Super PACs are independent expenditure committees that can take contributions of any size from any American individual, corporation, or labor union, and spend without limit. They made a huge splash when they were first formed in 2010, turning candidates' attention away from the merely rich and toward the fabulously wealthy. These are the fruits of Citizens United, and they go a long way toward explaining why that decision is still so widely opposed years after it was handed down. What all the attention paid to that decision misses, however, is that the roots of super PACs go much deeper. Like the other ways used to raise and spend money outside of FECA regulation, super PACs can be traced directly back to Buckley v. Valeo.
Where did the super PAC come from?
It came partly from Citizens United, which gave corporations the First Amendment right to make independent expenditures. And it came partly from SpeechNow v. FEC, a lower-court decision that struck down FECA's $5,000 limit on contributions to PACs that made only independent expenditures. Both decisions were based on the distinction Buckley made between contributions and expenditures.1
The $5,000 limit was on contributions to all PACs, something that Congress added to the 1976 FECA amendments. No one challenged it right away because it was so similar to the limit on individual donations upheld in Buckley. Those limits help prevent corruption, the court said, because a contribution is a direct gift to a candidate, a quid that can be exchanged for a corrupting quo. Not so for independent expenditures, which the court chose to believe really were independent. They were the pure speech of the spenders, not a way to corrupt candidates, and so fell squarely under the First Amendment's protection.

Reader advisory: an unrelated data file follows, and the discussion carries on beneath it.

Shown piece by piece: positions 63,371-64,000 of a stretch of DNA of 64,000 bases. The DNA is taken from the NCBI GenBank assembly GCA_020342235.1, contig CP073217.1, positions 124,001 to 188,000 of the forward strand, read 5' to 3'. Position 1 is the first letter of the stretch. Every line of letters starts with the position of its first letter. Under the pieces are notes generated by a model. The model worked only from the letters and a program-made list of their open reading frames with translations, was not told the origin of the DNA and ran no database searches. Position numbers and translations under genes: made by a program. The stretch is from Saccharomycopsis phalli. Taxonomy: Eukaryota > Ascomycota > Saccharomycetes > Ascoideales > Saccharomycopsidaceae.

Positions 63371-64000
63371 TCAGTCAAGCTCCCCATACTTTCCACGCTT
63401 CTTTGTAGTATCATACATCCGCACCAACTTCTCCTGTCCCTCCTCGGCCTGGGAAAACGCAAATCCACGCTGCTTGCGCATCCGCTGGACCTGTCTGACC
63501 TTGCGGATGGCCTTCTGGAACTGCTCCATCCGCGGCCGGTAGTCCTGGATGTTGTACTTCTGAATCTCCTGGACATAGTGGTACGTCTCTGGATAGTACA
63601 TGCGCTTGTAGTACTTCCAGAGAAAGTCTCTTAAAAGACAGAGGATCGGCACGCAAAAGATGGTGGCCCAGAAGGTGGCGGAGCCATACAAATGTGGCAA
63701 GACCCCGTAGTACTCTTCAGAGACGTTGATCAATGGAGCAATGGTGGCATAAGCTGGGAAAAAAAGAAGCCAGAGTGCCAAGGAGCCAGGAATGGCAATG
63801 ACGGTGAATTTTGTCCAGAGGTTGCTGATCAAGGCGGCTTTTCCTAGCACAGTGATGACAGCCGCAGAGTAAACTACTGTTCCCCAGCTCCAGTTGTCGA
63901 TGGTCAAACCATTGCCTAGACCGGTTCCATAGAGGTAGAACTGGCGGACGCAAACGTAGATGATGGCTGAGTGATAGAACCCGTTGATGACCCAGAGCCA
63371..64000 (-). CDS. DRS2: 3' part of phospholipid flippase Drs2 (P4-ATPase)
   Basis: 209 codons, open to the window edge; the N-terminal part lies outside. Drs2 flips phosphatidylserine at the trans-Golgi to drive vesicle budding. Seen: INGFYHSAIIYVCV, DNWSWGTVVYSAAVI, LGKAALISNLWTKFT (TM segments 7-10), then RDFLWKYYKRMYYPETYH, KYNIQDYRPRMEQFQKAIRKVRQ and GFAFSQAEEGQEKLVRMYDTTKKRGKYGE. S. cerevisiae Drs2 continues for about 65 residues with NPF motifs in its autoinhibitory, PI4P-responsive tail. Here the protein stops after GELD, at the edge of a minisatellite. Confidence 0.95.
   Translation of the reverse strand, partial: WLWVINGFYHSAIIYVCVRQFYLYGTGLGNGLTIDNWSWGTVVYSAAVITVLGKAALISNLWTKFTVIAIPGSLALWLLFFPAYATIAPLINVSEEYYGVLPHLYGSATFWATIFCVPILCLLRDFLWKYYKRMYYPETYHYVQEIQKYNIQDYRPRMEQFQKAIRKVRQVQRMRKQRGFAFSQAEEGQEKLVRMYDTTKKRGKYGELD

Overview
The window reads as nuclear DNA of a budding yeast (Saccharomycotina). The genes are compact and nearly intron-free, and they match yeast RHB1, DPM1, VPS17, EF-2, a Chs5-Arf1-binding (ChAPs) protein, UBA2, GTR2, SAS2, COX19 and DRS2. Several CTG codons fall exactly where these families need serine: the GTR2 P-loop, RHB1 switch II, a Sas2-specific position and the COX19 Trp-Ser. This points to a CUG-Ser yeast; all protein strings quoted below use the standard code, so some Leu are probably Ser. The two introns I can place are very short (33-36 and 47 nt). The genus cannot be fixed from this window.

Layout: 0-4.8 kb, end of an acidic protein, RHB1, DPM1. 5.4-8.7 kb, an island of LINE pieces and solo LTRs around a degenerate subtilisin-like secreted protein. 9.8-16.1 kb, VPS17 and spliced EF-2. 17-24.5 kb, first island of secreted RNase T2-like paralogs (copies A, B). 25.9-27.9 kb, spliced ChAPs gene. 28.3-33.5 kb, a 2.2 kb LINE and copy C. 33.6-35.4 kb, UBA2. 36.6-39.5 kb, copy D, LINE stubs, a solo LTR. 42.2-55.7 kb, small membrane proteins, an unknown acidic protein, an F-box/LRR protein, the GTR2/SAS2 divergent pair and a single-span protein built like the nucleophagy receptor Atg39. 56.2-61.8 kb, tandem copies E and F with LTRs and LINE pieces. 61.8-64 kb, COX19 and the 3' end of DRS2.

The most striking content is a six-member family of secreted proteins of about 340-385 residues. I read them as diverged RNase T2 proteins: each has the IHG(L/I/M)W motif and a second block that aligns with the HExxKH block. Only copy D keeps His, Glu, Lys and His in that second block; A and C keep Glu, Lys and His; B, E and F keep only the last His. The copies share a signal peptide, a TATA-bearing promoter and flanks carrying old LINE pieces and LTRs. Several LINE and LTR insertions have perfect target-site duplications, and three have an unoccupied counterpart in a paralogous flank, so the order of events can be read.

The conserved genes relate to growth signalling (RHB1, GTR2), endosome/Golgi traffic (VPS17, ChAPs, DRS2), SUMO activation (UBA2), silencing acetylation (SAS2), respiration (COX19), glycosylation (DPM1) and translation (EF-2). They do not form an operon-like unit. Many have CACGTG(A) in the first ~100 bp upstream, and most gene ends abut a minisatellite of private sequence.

But if independent expenditures could not corrupt candidates, could the contributions made to finance them be corrupting? SpeechNow said they could not, and that the $5,000 limit on them did not serve the constitutional purpose of preventing corruption. The federal circuit court for the District of Columbia agreed, and struck down the limit on contributions to PACs that did only independent spending.2
The FEC acted a few months later to comply with the circuit court decision. Citing Citizens United and SpeechNow, the agency announced that what it called independent-expenditure-only PACs could now solicit unlimited contributions from individuals, corporations, and unions. Thus was born the super PAC.3
Many super PACs were formed in the months before the 2010 midterm elections, but by 2012 there were fifteen times as many and they had become the mega-fundraisers of the PAC world, raising more than all corporate and labor committees combined.4